By Sami Zaptia.
London, 29 September 2021:
Rounding up the government’s Seventh Regular cabinet meeting Monday, Official Spokesperson Mohamed Hamuda revealed that the government had approved the establishment of the first refinery in the El Sharara oilfield.
This will also include a plant to produce cooking gas.
The decision also prescribes that royalties and taxes by participating foreign oil companies and concession contracts are to be invested in the completion of maintenance work.
No more details were given by the government.
It will be recalled, however, that the plan to build new regional refineries is not new. On 30 October 2013, the then Prime Minister Ali Zeidan announced that a decision had been taken by his government to build two new oil refineries.
The larger of the two refineries with a capacity of 300,000 barrels would be built in Tobruk while the smaller one with a 50,000 barrels capacity would be in the southern town of Ubari. Zeidan had stressed that these would be to produce fuel for local consumption.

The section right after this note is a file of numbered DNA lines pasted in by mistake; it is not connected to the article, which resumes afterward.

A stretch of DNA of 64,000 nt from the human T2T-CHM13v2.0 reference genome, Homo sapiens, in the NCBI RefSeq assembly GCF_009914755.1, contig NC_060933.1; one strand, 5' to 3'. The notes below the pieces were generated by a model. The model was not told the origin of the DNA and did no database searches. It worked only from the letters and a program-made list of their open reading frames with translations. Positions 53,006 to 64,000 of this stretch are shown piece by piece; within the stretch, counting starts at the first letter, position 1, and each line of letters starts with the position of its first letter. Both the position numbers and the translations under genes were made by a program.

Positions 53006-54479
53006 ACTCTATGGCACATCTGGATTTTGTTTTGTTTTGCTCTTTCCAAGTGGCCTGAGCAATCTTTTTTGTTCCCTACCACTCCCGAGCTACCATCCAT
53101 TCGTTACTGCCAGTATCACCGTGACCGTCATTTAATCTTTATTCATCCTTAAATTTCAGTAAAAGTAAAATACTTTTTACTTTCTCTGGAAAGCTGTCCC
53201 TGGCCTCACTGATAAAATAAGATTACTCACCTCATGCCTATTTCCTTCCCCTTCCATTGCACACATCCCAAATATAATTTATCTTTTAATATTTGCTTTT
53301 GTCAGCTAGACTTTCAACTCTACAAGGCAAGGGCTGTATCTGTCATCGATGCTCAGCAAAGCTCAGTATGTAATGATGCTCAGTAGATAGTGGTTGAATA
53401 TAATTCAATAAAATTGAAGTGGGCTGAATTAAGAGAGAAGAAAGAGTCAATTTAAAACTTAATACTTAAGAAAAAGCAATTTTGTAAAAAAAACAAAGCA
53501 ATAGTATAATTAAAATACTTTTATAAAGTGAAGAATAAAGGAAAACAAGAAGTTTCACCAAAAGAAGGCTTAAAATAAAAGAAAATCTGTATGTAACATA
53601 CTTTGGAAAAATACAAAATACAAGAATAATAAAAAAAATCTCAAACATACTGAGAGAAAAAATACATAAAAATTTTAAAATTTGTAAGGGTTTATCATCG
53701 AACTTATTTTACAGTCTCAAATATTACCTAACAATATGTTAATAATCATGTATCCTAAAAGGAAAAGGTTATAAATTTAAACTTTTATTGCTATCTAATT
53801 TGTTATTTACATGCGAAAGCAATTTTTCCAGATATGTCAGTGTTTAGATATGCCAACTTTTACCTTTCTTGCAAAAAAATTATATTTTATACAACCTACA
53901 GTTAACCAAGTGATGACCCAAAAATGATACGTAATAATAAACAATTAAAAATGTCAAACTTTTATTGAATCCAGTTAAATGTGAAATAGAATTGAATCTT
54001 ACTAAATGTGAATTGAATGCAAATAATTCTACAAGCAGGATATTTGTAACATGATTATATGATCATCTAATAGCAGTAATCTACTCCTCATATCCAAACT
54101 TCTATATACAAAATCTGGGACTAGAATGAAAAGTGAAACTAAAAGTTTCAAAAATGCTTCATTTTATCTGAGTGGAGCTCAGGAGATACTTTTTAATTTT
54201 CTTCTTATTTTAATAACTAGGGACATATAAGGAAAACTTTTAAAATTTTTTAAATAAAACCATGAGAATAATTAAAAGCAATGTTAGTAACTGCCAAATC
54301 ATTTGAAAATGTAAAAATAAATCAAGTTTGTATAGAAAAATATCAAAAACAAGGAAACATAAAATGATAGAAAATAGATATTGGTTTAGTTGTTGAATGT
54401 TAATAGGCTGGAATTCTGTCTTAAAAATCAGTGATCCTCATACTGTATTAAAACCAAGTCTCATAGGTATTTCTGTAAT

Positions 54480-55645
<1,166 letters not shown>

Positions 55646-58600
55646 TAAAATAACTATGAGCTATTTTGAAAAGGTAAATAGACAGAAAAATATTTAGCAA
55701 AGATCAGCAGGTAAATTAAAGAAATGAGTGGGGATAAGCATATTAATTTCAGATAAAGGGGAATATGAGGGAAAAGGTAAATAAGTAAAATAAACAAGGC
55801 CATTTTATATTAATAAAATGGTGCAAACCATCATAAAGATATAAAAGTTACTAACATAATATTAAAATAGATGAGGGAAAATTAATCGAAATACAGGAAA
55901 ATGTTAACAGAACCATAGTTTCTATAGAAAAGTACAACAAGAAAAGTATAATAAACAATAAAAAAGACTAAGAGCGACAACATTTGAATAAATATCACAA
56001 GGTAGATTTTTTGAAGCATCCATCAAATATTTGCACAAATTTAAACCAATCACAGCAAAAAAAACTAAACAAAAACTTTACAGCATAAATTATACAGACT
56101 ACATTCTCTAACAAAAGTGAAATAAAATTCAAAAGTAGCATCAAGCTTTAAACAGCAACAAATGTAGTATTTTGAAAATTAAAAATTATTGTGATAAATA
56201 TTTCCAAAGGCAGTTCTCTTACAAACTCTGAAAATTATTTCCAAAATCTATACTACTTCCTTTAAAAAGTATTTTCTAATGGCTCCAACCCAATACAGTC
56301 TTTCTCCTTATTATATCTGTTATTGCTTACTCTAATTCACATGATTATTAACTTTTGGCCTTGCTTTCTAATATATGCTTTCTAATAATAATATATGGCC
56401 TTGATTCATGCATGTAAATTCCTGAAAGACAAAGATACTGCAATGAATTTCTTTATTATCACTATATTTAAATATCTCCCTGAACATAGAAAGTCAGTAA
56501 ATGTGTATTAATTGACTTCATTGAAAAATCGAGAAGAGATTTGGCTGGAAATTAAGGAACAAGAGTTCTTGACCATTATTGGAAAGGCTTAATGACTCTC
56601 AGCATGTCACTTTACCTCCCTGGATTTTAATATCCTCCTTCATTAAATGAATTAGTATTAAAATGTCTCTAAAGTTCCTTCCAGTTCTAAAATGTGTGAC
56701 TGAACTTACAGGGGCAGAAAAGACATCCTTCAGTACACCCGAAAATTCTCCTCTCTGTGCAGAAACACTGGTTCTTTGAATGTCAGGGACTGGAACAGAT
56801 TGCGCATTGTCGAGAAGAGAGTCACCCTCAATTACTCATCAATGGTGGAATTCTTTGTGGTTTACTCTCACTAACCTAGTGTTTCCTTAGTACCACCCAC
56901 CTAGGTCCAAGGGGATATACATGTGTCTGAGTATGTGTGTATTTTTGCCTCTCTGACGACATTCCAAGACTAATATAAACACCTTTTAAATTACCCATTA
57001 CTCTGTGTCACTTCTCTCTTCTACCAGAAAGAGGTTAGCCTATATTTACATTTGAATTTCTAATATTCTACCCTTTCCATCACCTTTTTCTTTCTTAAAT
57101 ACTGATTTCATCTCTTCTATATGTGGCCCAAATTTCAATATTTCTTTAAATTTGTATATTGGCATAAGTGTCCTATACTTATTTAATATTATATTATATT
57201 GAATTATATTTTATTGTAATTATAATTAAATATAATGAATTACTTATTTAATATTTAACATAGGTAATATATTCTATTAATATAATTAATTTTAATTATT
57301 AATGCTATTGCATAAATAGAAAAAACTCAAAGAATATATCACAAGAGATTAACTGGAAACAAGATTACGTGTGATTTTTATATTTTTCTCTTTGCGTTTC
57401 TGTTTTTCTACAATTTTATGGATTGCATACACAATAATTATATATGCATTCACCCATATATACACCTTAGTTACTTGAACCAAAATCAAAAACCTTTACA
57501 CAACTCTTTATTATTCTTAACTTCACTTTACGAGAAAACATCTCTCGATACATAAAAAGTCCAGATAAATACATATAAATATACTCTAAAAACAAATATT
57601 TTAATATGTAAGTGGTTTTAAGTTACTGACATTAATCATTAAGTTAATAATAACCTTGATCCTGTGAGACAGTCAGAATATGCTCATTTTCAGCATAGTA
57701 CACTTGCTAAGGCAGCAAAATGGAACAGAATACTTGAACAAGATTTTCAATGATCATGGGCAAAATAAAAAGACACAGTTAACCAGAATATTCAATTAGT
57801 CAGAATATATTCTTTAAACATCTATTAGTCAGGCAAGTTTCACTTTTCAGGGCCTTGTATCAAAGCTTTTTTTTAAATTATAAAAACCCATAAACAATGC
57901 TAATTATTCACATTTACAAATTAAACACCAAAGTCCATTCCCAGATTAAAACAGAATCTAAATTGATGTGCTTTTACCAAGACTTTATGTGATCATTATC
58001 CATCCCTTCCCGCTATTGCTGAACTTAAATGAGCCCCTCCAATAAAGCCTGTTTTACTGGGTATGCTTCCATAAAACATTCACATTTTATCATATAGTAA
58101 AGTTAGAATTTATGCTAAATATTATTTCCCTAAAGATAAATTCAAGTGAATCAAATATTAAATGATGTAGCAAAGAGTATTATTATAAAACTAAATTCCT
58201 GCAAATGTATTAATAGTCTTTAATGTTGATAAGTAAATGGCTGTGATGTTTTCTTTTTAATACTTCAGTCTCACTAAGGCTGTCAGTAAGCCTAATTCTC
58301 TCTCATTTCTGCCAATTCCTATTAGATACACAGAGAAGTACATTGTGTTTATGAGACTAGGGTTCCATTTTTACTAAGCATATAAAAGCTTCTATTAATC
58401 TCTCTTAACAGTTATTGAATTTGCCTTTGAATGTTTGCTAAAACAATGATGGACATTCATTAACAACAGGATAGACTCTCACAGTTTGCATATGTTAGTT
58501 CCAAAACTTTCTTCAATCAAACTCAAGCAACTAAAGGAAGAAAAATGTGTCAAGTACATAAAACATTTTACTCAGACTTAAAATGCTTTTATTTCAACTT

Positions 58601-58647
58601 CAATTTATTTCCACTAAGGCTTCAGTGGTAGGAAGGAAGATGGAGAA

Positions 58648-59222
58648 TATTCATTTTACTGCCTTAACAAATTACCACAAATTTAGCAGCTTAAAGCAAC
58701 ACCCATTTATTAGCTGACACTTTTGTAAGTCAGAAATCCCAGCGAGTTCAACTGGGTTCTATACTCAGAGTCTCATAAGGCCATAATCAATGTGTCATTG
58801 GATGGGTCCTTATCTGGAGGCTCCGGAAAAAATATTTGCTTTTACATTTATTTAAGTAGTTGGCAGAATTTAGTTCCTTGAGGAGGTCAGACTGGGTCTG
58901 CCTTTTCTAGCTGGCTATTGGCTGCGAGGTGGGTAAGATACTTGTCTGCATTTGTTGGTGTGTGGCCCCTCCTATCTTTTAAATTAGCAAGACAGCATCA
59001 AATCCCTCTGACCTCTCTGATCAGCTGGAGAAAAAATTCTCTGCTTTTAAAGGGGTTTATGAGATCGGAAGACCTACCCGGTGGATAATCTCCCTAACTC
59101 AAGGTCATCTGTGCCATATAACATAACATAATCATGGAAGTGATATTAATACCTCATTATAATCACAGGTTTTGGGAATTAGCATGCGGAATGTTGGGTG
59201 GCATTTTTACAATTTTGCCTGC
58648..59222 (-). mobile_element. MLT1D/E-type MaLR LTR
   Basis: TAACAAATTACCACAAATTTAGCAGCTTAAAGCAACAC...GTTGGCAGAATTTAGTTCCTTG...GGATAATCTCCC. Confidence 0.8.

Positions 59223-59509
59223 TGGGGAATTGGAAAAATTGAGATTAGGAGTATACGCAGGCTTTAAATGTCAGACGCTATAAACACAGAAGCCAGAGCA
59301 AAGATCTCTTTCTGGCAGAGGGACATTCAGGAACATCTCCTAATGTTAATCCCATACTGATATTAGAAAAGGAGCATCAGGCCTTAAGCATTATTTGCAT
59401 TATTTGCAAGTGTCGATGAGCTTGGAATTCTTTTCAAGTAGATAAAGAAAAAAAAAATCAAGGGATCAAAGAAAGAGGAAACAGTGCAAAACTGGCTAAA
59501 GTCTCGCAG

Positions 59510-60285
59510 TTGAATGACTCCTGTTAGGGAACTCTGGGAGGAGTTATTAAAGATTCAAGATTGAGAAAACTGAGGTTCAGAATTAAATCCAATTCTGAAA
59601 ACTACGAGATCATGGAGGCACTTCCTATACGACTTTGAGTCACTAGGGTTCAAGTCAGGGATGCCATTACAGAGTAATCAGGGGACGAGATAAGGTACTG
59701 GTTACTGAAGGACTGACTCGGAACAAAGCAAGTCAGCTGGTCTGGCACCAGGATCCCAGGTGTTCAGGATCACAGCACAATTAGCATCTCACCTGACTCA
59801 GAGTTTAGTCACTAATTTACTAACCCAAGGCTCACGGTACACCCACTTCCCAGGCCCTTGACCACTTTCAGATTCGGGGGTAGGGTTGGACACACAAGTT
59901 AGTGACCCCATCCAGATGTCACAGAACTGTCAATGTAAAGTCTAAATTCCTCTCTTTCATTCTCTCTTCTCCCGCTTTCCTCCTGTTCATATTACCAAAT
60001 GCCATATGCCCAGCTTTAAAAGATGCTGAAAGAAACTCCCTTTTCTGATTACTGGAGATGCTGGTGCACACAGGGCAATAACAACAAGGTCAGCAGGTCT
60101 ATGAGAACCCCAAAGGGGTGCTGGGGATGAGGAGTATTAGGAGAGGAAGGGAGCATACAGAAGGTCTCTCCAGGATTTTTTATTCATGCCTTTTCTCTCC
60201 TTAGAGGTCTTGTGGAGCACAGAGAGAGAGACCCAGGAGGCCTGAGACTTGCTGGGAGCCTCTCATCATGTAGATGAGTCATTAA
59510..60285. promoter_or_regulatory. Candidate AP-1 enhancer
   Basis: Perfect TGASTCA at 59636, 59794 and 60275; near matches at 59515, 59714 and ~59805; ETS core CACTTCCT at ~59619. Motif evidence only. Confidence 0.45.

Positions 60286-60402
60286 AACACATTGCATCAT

Decentralization, diversification and import substitution
Building new refineries would tick many boxes. It is one of the easiest and obvious means of diversification of incomes and reducing the cost of imports such as refined fuel products.
Libya needs to develop its downstream capacity in order to take advantage of its natural local advantages as well as help the economy and diversification.
A refinery in the south would also tick the political decentralization box as well as solve the acute supply shortage to the south of fuel and cooking gas.
The announcement by Zeidan that the Ubari refinery would have a capacity of only 50,000 barrels, however seemed at odds with expert views at the time that refineries need to be of a capacity of at least 300,000 to make them commercially competitive.
It was unclear at the time why its capacity was not increased for possible export to sub-Saharan Africa, for example.